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Why Talk About Commitment



    We always learn from JacoPhillip Crous, our resident advisor on gay long-term relationships. He is full of so much wisdom and advice when it comes to bettering our own long-term relationships through communication. Getting to know your partner's wants, needs and desires through effective communication and feedback improves our relationships. Communication and commitment are extremely important and having a consensual, committed relationship will not only lead to a healthier love life but you will also have a firm foundation to let your relationship grow.

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    Actively communicate

    Communication is the buzz word for most relationship counseling, whether it comes from your BFF or your very expensive couples therapist.  The language of love, sex, and relationships is always changing.  It is important to recognize that "communication" is not just a catch all word for making your relationship better. Communication is a means for people to address wants, needs and issues so we can be happier in our exploration of our selves.

    Often times, one or both halves of a couple will decide they want to experience something new or to try something different. The problem is, what “new” or “different” means to one person may bear little or no resemblance to what it means to the next.  Even if you have developed your own couple’s-telepathy, lovers still need to actively communicate dialogue with feedback and explanation of meaning or emotion.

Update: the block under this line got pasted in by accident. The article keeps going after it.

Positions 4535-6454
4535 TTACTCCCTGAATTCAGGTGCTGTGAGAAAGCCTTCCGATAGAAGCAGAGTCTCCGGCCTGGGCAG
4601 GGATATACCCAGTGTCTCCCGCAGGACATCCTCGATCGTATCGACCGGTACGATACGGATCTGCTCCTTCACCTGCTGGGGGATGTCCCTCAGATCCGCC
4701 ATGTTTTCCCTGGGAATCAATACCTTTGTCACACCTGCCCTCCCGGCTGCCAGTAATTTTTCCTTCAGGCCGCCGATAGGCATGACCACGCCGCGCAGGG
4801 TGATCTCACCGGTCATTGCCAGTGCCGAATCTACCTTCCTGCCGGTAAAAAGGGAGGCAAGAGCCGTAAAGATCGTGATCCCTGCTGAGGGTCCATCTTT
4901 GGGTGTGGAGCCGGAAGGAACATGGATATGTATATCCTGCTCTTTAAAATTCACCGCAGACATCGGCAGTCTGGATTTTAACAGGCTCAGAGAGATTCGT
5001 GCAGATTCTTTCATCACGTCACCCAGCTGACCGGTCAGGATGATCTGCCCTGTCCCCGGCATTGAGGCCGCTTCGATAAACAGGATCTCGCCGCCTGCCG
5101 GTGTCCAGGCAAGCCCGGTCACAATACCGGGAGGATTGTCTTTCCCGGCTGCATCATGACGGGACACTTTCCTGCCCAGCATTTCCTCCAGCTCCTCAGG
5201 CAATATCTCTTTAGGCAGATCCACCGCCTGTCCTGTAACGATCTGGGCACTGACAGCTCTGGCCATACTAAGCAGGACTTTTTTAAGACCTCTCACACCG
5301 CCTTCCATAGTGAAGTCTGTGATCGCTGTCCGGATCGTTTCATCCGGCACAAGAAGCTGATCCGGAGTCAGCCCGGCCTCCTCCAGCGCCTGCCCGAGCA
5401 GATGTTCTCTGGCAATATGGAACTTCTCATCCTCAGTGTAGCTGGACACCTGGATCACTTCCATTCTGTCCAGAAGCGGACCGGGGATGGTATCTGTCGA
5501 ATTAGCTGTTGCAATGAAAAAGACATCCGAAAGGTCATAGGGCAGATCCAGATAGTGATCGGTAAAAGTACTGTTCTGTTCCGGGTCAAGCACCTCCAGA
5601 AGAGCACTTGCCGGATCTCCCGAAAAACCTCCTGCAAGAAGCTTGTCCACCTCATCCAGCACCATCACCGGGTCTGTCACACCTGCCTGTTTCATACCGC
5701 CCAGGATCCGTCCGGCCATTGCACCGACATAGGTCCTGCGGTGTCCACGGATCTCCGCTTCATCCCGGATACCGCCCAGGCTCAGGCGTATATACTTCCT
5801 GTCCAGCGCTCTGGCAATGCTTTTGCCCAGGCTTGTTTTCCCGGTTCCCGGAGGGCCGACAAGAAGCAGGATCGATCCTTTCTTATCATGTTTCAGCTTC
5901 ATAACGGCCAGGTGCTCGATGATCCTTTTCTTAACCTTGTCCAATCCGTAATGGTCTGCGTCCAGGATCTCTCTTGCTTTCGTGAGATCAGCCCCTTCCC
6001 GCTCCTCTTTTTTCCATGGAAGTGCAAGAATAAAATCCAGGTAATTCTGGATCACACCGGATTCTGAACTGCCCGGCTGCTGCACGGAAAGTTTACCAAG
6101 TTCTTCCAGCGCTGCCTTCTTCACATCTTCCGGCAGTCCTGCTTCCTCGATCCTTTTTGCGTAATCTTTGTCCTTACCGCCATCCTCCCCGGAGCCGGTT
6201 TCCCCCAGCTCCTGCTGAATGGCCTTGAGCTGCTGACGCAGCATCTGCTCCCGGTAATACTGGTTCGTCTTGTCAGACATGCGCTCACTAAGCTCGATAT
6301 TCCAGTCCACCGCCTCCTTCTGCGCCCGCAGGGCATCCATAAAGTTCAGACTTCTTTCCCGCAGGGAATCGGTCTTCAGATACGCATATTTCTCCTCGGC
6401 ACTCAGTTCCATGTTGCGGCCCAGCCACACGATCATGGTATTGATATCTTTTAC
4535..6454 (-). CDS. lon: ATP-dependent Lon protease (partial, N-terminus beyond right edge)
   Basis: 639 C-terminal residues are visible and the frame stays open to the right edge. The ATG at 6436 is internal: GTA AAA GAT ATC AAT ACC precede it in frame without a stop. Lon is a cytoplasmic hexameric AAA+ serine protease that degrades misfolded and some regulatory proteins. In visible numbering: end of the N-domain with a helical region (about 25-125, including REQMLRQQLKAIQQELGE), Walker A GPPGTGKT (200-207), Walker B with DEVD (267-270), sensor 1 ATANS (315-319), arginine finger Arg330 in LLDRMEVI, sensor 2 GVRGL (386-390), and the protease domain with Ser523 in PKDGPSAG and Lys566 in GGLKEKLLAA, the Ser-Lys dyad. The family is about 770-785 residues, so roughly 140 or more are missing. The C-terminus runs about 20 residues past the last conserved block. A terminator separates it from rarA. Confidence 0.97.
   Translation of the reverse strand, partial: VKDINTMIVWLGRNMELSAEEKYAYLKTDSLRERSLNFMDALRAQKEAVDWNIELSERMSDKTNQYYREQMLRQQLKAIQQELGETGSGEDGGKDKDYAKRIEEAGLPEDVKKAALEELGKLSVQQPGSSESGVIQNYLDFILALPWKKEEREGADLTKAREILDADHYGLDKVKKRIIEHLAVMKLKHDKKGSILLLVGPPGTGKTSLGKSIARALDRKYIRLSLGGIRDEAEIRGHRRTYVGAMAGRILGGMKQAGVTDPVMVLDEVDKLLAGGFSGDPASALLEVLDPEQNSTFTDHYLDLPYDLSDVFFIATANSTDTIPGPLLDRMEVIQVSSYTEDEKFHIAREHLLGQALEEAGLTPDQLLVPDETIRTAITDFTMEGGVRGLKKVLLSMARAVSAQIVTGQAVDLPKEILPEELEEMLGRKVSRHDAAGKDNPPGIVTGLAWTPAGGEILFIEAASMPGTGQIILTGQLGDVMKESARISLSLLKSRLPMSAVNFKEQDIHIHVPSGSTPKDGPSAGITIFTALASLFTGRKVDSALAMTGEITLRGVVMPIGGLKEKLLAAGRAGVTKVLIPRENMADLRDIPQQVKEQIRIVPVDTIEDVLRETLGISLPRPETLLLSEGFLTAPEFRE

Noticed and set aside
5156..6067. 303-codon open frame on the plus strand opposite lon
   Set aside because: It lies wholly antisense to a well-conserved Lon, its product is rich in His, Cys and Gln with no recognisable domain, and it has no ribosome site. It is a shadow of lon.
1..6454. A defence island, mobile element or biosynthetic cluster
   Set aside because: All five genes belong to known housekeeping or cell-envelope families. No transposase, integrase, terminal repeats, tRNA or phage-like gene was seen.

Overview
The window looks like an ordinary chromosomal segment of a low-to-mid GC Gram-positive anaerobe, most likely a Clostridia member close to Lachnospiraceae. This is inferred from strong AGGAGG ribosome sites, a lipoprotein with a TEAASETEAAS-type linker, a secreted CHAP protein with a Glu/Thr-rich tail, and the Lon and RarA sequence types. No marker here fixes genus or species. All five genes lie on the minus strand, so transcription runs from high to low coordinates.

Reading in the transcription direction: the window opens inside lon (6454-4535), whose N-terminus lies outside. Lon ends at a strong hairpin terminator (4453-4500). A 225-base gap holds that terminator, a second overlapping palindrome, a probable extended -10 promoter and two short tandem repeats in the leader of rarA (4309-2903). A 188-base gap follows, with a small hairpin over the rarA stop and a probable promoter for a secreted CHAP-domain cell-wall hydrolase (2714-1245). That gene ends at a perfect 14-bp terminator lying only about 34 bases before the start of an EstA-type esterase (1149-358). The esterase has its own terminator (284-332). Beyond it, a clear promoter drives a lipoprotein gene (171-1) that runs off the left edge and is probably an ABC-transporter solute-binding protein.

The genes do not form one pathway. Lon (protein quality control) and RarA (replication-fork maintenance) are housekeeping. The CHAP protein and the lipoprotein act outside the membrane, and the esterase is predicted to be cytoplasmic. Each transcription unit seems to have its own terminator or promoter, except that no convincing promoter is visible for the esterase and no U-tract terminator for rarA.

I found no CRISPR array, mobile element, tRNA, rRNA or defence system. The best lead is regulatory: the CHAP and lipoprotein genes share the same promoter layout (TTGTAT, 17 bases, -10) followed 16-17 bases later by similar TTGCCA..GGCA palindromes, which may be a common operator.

For example, when one person gets around to using the word "new" in a relationship, to the speaker “new” means something that they have probably thought of for a while, but haven't had the ability to express it to the other person.  The listener or recipient of the message may find the actual idea “new” because, until now they have probably not thought of it at all before or the couple hasn't spoken of the thought previously. For another couple, "new" can mean something that both the speaker and recipient have been thinking about, but neither partner had the means to articulate and initiate the conversation.  My advice is to explore your foundations of communication and commitment before adding the "new" or "different."

    Understand where you and your partner are coming from

    In a committed relationship, there are many aspects of communication that have to be addressed so that both partners can understand each other.  If either party doesn't understand their own needs, wants, and desires, holding a conversation about adding a new idea will be difficult.  Either party may not realize what they are consenting to or what is expected of them.  To use a metaphor, you have a very detailed treasure map for the island, but if you don't know where the island is located you won't get very far.  Understanding where both you and your partner are coming from is essential in communicating your ideas to each other.